Gardening Questions

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"Without a doubt they are the best looking plants that I have ever gotten from anyone!"


I've noticed over the years that some basic gardening questions come up time and time again. I am posting below samples of the six most prevalent questions that I receive. My answers are based on my own experience. Of course, no two gardens are alike, but perhaps my solutions or suggestions will be of help or have some relevance in your own garden. If you want to know more about a particular plant I've mentioned, just click on it and it will take you to the description I have in the catalog. Best wishes,

Amanda Shenstone

Deer problems | The shady garden | The hot and dry garden | I'm a beginner...| Soil prep

Q. The deer seem to think, I have planted my garden solely for their gastronomic pleasure. Is there anything they won't eat?

A. There is hope! Deer seem to shy away from plants that have strongly scented foliage. I would try plants like Lavender, Monarda (Bee balm), The Salvias (annual or perennial), Achillea (Yarrow), Nepeta, Thyme, Calendula, and Cleome. Other plants that I've noticed they leave alone, but I don't know why, are Aquilegia (Columbine), and Centaurea. Despite herds of deer on our property, we don't get much damage to our flower garden. It may be because so many of these plants are mixed throughout the garden. Our dogs Lily and Scooter help, too!


Q. I have large trees that shade much of my yard during different times of the day. What plants work best in the shade?

A. Shady areas present a number of challenges. Most plants need at least some light and dense dark areas are not my expertise. But if your area is getting some light filtered through trees or an hour or so of direct light, there are some plants that can liven up the area. One of my favorites is Alchemilla (Lady's Mantle). Its chartreuse flowers and the way the leaves collect glittering dew drops make it a gem. Aquilegia's (Columbine) grow in all kinds of conditions from bright light to the rocky damp gorges that are so prevalent in our area. Other low growing shade tolerant plants include Primroses, and Violas. For height, try Digitalis, Lobelia, and Monarda. Our Dappled Shade collection includes most of these plants.

Q. We keep having hot dry summers. Which plants hold up to this onslaught the best?

A. There are some plants that handle the heat well and we've certainly had a few years here at our home to test out the toughest. Here's my list of favorites: Achillea (Yarrow), Hollyhocks, Echinops, Liatris, Malva, Echinacea, Rudbeckia, Shasta Daisy, Salvia Supurba, Datura,and Heliotrope.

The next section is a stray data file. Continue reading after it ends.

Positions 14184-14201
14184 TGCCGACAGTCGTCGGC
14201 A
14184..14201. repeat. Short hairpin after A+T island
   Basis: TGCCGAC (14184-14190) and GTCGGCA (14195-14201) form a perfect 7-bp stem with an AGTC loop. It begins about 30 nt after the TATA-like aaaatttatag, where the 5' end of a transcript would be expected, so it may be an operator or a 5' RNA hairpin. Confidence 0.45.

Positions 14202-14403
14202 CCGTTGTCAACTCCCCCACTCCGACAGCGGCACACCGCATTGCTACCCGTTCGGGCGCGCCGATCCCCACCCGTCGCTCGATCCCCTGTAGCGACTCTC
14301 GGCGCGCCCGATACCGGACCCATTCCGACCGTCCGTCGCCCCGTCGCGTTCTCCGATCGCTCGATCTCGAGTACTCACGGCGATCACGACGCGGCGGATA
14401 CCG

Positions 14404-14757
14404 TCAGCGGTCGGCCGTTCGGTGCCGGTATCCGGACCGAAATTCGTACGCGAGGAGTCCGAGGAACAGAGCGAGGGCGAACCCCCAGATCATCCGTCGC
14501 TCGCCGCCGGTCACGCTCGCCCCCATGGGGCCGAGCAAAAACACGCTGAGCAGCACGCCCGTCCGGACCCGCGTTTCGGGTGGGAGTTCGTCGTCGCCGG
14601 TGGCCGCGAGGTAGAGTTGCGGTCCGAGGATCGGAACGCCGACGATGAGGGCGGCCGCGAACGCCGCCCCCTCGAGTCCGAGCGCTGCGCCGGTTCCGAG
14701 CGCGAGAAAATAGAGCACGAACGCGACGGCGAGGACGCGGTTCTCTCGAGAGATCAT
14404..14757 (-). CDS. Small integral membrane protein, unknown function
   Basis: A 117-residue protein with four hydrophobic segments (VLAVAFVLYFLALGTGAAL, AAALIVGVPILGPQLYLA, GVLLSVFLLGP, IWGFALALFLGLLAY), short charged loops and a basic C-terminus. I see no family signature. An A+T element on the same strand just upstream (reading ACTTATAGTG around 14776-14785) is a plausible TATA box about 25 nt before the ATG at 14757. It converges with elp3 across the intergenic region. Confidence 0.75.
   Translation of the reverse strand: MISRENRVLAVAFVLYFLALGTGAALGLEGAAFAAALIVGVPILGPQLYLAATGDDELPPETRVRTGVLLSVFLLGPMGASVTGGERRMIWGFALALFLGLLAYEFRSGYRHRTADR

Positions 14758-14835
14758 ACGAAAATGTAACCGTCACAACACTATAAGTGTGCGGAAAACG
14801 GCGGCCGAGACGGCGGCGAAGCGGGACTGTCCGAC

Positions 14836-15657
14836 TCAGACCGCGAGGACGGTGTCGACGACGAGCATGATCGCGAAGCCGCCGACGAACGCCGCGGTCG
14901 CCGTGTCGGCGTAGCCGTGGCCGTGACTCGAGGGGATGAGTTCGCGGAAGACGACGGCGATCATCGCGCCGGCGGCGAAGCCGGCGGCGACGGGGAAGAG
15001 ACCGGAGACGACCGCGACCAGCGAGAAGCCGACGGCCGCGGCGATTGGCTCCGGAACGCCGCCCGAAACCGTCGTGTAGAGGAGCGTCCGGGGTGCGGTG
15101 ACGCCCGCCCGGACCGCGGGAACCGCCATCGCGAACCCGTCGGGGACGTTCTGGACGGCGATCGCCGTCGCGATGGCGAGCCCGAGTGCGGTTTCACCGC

Q. I love the garden but realistically I don't have a lot of time to take care of it. When I do have time I would rather be enjoying the results. Any suggestion for an easy to care for garden?

Keep it simple!! I would choose three or four types of plants, each with a different bloom time. Buy a full tray of each kind so you have lots of material to work work with; it will fill in quickly and there will be less weeds. Good combinations would be Digitalis, Heliopsis, Echinacea and Salvia. Or Poppies, Lupines, Campanulas, and Rudbeckia. Later when you have more time again, you can always add other varieties! You will still have to do the initial work of preparing the soil well (deep digging and lots of compost) but if done right you won't have to do it again for a very long time.

Q.I'm new at gardening and love the way Cottage Gardens look. Where do I start?

A. Well, of course just about any plant in our catalog that catches your fancy will work, but as a novice you may find the Cottage Garden collection a good place to start. When making up the collection I only choose my favorite plants and colors and the ones that I know would be the easiest for a novice gardener to grow. The collection has all the cottage garden classics in it like Delphiniums, Digitalis, and Lupines.

Q. What do you do to your soil to make the garden flourish?

The more organic matter in your soil the better. High organic matter (i.e.. compost, manures, etc.) means the plant roots will find the nutrients and water they need and the roots can spread easily. This type of soil holds moisture well in dry spells, but it will also drain well during the wet spells. It's the best of both worlds which is why we want it! The best way to prepare your beds is to turn the soil over as deeply as you can (8-12 inches) and add lots of compost or rotted manure. If you are lucky you can find this for free from a nearby farm or you can buy it by the truck load. Mix it in your ground well. When my beds are done, they are usually a few inches higher then the ground around it.

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